Periodization in Africa
Prehistory in Africa, a continent sometimes called the cradle of humanity, is subdivided into three periods according to different lithic industries: the Early Stone Age (ESA), the Middle Stone Age (MSA), and the Later Stone Age (LSA).
This periodization begins about 3.3 million years ago (later abbreviated to Ma), the estimated age of the first tools discovered at Lomekwi, a complex of prehistoric sites located on the shore of Lake Turkana in Kenya.
The name Lomekwien refers to this lithic industry characterized by large tools. The biggest ones weigh 15 kg! It was not therefore the genus Homo, which emerged at the earliest around 2.8-2.5 Ma, who created these first tools.
The lithic industry called the Oldowayen succeeds the Lomekwien. It is characterized by the shaping of pebbles known as arranged pebbles. The Acheulean, which succeeded it from 1.8 Ma, is identifiable by its production, among other things, of bifaces and choppers. These three lithic industries are grouped together in an ensemble called Early Stone Age (ESA).
The Middle Stone Age (MSA), which lasts from 300,000 to 40,000 years ago, succeeds the Early Stone Age. The MSA is marked by several technical innovations such as the production of pressed blades and tips. The MSA also sees many innovations in the symbolic and socio-economic spheres. The MSA was followed by the Later Stone Age (LSA) which appeared between 50,000 and 20,000 years ago.
The transition from one chronoculture to another is often based on the differences between lithic industries, but other criteria, such as the mode of production of tools, the use or not of bone material, or markers of human activity, can be used. Indeed, these divisions are chronocultural. They therefore depend on the cultures and vary in time and space.
Periodization in Europe
Prehistory in Europe is subdivided into three major periods: the Paleolithic, the Mesolithic and the Neolithic.
This periodization begins about 1.4 Ma, the date of the oldest known sites occupied in Europe, excepting that of Dmanissi in Georgia, testifying to the presence of Hominins. The Lower Paleolithic extends to about 300,000 years ago. It is divided into two periods called respectively the Archaic industry on pebbles and the Acheulean period.
The Middle Paleolithic, which follows from 300,000 to 40,000 years ago, is marked by the Mousterian culture, a lithic industry characterized by the appearance of debitage and the production of tools on chips.
Between 40,000 and 10,000 years ago came the Upper Paleolithic, which was divided into numerous industries, each with regional specificities throughout Europe. This period was characterized by the production of tools on elongated supports called blades or flakes, but also by an unprecedented geographical extension of the population, an intensification of the production of figurative art and an evolution of subsistence techniques with the intensive use of new resources and raw materials.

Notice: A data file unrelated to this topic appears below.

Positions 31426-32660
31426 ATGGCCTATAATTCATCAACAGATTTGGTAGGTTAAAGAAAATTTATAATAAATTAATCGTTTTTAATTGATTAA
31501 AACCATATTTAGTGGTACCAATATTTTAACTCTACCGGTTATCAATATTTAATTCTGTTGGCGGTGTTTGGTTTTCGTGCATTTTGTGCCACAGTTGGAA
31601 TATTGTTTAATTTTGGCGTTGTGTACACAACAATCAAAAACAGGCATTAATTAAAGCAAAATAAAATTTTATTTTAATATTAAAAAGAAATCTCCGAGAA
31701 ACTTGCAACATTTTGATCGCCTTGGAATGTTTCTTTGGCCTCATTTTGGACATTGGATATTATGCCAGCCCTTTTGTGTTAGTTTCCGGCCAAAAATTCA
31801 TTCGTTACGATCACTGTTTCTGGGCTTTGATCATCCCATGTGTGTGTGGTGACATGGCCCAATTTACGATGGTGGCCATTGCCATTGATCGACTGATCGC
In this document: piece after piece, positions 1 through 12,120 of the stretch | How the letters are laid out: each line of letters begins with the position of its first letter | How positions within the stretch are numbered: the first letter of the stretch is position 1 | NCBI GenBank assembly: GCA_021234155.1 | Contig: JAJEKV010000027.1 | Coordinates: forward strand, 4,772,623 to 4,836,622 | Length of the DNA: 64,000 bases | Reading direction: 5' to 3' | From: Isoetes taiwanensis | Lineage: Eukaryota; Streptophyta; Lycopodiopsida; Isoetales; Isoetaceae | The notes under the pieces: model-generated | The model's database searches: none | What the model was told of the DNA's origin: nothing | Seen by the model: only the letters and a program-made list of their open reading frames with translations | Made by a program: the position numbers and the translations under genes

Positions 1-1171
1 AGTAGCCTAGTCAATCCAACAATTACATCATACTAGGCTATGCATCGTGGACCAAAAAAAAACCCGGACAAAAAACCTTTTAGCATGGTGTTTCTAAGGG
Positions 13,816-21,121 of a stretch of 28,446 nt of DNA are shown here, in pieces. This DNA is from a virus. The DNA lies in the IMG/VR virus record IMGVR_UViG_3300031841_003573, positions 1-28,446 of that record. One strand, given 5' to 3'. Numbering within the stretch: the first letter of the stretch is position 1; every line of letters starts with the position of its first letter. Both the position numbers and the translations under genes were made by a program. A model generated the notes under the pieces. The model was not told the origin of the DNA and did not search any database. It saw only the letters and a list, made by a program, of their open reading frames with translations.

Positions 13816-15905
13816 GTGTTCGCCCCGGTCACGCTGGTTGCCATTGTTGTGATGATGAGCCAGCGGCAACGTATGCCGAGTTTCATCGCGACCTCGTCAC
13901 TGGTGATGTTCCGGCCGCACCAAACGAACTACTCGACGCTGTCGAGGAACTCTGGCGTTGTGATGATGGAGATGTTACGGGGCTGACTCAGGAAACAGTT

Most of the names of the chronocultural periods are derived from the names of the sites where the corresponding lithic industries were found for the first time. For example, Acheulean comes from Saint-Acheul in the Somme, Mousterian from the shelter of Moustier in Dordogne and Solutrean from Solutré in Saône-et-Loire.
The Mesolithic, which succeeds the Paleolithic around 9,600 B.C., ends with the beginning of the Neolithic around 5,200 B.C. This period is marked by the development of bow hunting, the increased use of microliths and a more diversified exploitation of plant, aquatic and land resources.
The Neolithic, the last period of prehistory, is the beginning of sedentarization, agriculture and animal domestication.
The examples of Africa and Europe show that the periodization of prehistory depends strongly on the continents and even on the regions. Moreover, several lithic industries or chronocultures can coexist in close but also distant geographical regions. The transition from one to the other is gradual.
The geological time scale
Geological subdivisions are established within the international chronostratigraphic chart. We must look at this chart as a calendar of the geological times of the Earth.
The different geological periods are determined according to climatic, geological and paleomagnetic events. Chronocultural and geological names are sometimes used synonymously. However, they do not mean exactly the same thing: one corresponds to a cultural stage and the other to a geological stage.
See you soon,
The Prehistory Travel team.
-  Balzeau Antoine, De Beaune Sophie A., La Préhistoire, collection Chroniques de l’Homme, CNRS editions, 2009.
-  Bar-Yosef, Ofer. “The Archaeological Framework of the Upper Paleolithic Revolution,” Diogenes, vol. 214, no. 2, 2006, pp. 3-23.
-  De Beaune Sophie A., Qu’est-ce que la Préhistoire ?, éditions Gallimard, collection Folio Histoire, 2016.
-  Groenen Marc, Introduction to Prehistory, ELLIPSES editions, 2009.
-  RadioFrance broadcast of March 1, 2016, “What is Prehistory?”, https://www.radiofrance.fr/franceinter/podcasts/la-tete-au-carre/qu-est-ce-que-la-prehistoire-9852695